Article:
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Petitioner sought review of the Attorney General’s certified ballot title for Initiative Petition 2 (2018) (IP 2). IP 2, if enacted, would change the way that signatures were gathered to put an initiative measure or a referendum on the ballot. Currently, once the Secretary of State determines that an initiative or referendum petition meets certain minimum requirements, the chief petitioners or petition circulators must collect signatures from registered voters on signature sheets prepared in accordance with the Secretary of State’s rules. IP 2 would make two major changes to those requirements: (1) it would require the Secretary of State to adopt rules permitting registered voters to sign initiative and referendum petitions digitally; and (2) it would require the Secretary of State to create and administer a website where registered voters could sign petitions digitally. Petitioner challenged the caption, the "yes" vote result statement, and the summary. The Oregon Supreme Court determined changes were warranted to the ballot title, but not the "yes" vote result statement or the summary. The ballot title was referred back to the Attorney General for modification. View "Unger v. Rosenblum" on Justia Law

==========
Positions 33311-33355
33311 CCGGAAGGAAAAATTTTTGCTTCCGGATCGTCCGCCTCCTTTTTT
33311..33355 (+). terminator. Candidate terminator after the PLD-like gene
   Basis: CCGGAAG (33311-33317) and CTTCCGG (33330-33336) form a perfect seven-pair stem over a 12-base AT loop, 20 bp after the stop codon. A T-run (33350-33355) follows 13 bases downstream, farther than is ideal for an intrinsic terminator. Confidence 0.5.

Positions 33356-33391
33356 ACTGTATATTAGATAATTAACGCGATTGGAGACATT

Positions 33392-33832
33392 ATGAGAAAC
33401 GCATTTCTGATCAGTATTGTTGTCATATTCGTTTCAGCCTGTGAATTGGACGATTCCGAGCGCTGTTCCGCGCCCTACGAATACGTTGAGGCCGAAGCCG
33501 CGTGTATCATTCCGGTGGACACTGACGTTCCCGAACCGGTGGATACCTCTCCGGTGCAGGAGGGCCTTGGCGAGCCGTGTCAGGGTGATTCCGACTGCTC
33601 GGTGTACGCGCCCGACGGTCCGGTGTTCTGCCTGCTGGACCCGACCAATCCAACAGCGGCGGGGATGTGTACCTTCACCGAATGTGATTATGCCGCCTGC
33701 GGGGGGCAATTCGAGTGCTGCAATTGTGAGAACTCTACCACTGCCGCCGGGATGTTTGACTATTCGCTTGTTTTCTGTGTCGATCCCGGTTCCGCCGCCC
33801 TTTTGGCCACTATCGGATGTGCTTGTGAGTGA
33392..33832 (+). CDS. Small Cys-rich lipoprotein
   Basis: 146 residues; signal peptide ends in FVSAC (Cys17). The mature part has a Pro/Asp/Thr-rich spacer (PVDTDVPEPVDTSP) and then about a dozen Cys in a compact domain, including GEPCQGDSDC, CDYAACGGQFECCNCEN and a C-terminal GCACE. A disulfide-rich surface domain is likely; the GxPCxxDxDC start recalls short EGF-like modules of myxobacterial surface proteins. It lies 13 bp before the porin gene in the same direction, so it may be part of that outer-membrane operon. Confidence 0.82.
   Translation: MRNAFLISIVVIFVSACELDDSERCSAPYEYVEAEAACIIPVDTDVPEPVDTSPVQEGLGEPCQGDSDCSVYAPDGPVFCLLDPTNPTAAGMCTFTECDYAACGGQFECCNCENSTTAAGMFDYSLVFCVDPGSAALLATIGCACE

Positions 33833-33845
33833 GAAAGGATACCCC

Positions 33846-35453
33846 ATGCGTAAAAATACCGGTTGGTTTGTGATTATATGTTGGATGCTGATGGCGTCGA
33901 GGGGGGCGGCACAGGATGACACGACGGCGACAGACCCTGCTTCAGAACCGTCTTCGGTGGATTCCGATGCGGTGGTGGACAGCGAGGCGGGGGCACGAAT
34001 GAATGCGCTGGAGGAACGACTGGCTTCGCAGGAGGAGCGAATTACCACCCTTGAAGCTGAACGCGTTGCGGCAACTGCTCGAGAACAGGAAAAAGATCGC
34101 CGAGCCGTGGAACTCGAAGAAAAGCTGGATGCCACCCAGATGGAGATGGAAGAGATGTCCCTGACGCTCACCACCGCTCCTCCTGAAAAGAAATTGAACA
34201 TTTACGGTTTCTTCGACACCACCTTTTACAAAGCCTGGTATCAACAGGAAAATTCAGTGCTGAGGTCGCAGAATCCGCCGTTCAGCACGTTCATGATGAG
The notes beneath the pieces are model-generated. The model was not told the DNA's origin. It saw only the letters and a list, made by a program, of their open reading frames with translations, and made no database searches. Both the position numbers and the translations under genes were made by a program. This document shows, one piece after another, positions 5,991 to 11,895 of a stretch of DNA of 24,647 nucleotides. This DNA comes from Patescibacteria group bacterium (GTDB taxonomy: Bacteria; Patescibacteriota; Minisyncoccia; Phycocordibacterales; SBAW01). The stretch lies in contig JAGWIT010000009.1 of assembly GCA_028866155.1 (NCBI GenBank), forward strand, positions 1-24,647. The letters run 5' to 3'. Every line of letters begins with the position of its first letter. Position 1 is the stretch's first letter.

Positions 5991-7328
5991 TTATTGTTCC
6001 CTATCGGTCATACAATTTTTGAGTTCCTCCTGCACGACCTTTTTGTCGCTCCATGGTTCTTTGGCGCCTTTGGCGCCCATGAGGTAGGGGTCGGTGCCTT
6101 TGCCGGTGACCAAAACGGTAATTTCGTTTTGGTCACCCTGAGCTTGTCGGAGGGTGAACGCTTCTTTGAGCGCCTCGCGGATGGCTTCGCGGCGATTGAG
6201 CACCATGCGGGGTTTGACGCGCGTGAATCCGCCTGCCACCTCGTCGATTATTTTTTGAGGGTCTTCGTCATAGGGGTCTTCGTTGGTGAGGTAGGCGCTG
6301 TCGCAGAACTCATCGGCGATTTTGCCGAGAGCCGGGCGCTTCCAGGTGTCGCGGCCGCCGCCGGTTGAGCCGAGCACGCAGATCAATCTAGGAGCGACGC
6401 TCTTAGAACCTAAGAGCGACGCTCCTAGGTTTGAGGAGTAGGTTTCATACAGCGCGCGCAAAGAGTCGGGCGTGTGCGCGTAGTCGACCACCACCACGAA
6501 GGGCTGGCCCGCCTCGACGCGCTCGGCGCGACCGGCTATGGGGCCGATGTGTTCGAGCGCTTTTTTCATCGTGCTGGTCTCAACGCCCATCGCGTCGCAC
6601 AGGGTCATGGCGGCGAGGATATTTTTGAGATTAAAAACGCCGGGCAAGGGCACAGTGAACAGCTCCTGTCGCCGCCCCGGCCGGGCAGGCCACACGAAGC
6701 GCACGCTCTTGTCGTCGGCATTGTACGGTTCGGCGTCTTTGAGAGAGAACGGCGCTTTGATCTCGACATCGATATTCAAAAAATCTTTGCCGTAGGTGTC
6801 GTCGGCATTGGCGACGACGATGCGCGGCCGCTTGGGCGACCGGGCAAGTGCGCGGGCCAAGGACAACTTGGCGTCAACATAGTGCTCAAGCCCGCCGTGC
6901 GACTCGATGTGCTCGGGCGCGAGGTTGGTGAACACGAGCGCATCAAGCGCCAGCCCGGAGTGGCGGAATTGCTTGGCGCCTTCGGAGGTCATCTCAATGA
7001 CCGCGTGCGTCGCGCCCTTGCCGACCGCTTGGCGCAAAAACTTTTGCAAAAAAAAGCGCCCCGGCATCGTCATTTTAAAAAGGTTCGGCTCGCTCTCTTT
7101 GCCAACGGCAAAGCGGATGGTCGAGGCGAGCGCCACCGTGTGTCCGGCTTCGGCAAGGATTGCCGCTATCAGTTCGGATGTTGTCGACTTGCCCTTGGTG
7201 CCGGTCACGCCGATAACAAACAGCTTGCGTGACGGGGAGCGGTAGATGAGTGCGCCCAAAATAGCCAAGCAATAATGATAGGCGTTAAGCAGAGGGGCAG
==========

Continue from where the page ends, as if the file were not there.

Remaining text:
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The issue in this case is whether the Multnomah County Sheriff’s Office (county) complied with the requirements of ORS 408.230(2)(c) to “devise and apply methods” of giving veterans and disabled veterans “special consideration” in the hiring process, or as here, when it failed to promote a disabled veteran. The Bureau of Labor and Industries (BOLI) concluded that the county did fail to comply with the statute, as well as administrative rules that implement it. BOLI ordered the county to comply with the law, to train its staff, and to pay the disabled veteran $50,000 in damages for his emotional distress. The county appealed, but the Oregon Supreme Court concluded BOLI correctly construed ORS 408.230(2)(c) and that, given the unchallenged findings in the agency’s final order, there was no basis for the county’s contention that BOLI erred in finding a violation of that statute. With regard to BOLI’s authority to award damages for emotional distress, the county failed to preserve that argument. The Court therefore affirmed the Court of Appeals and the final order of BOLI. View "Multnomah County Sheriff's Office v. Edwards" on Justia Law